Lil Wayne - I Am Not A Human Being

posted Wednesday September 29, 2010 at 07:12AM PDT | 237 comments

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Ironically on the title-track Lil Wayne gloats, "I thank God that I am not basic." This musical offering, on the other hand, will need a bit more convincing.

Following the huge commercial success of Tha Carter III, Lil Wayne has yet to release a full-fledged project that shows considerable improvement and likewise commitment in the last two years. Fans can still vividly recall the failed experiment that was The Rebirth from this past February, but it’s also been his mixtapes (Dedication 3 , No Ceilings ) that didn’t feel up to par as well. I Am Not A Human Being carries this same torch of deviant quality. Needless to say, the results vary.


While Wayne and Young Money rapping counterpart Drake have done some notable records together, their collaborations on I Am Not A Human Being add little to the conversation. On the opening track “Gonorrhea” , Wayne cooks up an inordinate amount of throwaway similes (“We in this bitch like tampons”) for the sake of shock value. “Right Above It” fares better as Kane Beatz backs the duo with heavy synth lines and luring drums to rap over. Slowing down the tempo, “With You” becomes an ode to the detached significant other in Weezy’s life. Over a soulful yet slightly out-of-tune sample that sets the mood, he slyly ponders, “We probably ain’t supposed to be together / But I wonder if our love affair can last forever.” Admittedly, Drake’s repeated chorus of “with you baby” becomes dispensable by songs’ end.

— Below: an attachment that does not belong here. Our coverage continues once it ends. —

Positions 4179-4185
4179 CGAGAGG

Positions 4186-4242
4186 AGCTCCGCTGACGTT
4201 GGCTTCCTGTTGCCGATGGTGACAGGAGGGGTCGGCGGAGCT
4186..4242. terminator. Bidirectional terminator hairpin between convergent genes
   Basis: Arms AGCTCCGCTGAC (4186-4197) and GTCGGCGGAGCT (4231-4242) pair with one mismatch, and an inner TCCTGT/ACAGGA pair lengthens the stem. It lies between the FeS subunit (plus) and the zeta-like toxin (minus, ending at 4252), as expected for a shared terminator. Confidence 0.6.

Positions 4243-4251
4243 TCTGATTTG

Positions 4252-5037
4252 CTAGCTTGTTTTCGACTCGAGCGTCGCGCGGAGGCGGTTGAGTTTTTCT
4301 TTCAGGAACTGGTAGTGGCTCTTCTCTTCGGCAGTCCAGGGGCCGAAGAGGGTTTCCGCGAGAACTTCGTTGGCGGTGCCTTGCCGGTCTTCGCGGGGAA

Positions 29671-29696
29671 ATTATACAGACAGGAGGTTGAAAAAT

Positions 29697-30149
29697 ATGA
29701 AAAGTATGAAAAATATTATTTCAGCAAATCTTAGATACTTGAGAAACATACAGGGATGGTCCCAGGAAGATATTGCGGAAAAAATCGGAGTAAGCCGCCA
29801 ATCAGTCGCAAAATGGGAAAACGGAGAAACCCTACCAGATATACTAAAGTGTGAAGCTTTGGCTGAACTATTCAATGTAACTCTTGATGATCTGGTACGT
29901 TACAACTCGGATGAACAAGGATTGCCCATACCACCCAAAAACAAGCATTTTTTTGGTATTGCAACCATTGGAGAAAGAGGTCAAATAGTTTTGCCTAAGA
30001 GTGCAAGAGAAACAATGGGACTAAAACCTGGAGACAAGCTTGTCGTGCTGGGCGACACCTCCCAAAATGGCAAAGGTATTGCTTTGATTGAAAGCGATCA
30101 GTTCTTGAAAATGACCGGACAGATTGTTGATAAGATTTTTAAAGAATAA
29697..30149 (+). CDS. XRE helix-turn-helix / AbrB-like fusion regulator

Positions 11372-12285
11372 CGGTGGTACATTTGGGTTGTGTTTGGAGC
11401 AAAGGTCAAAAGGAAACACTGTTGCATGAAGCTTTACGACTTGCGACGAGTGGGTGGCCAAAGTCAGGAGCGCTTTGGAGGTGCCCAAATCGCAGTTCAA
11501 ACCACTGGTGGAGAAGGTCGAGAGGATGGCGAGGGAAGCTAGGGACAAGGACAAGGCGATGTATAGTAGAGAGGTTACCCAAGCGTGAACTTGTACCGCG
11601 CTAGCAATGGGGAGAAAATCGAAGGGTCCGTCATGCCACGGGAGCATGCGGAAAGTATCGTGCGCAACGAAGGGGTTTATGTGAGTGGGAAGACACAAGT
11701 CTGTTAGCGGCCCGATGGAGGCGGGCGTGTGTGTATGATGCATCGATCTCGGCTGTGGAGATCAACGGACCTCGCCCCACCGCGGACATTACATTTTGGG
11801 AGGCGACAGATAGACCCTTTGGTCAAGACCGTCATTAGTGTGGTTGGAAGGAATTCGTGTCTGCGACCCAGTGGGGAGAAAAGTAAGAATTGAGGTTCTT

Considering the short tracklist, little room for error becomes the New Orleans emcee’s worst enemy. Whether it’s his mailed-in performance on “What’s Wrong With Them” or the obligatory gangsta record “Hold Up” featuring T-Streets, I Am Not A Human Being suffers from a lack of consistency. Nicki Minaj doesn’t help the cause either as her cringe-worthy chorus on the former record is capped off by a tonal inflection of the way she pronounces “them” that becomes unbearably annoying.

With an inspirational vibe, “That Ain’t Me” is one of the few standout tracks. Usually spaced-out, Wayne keeps his focus generally on topic of his stake for the Rap throne. Treating the production as if it was meant for his next album, Jay Sean’s performance on the hook nearly steals the show. Interestingly enough, “I’m Single” also lands as a highlight in which Wayne seemingly does his best Drake impression. With that said, it’s never a good sign when arguably the most complete record on your album consists of a song buried at the end of a year-old mixtape.

Wayne’s birthday project I Am Not A Human Being is fairly mundane considering his past track record. Granted, many expect resurgent lyricism and style in his post-prison music. Still, if these were the supposed-tracks that didn’t make Tha Carter IV, then Weezy has some work cut out for him. Ironically on the title-track he gloats, “I thank God that I am not basic.” His music, on the other hand, will need a bit more convincing.   

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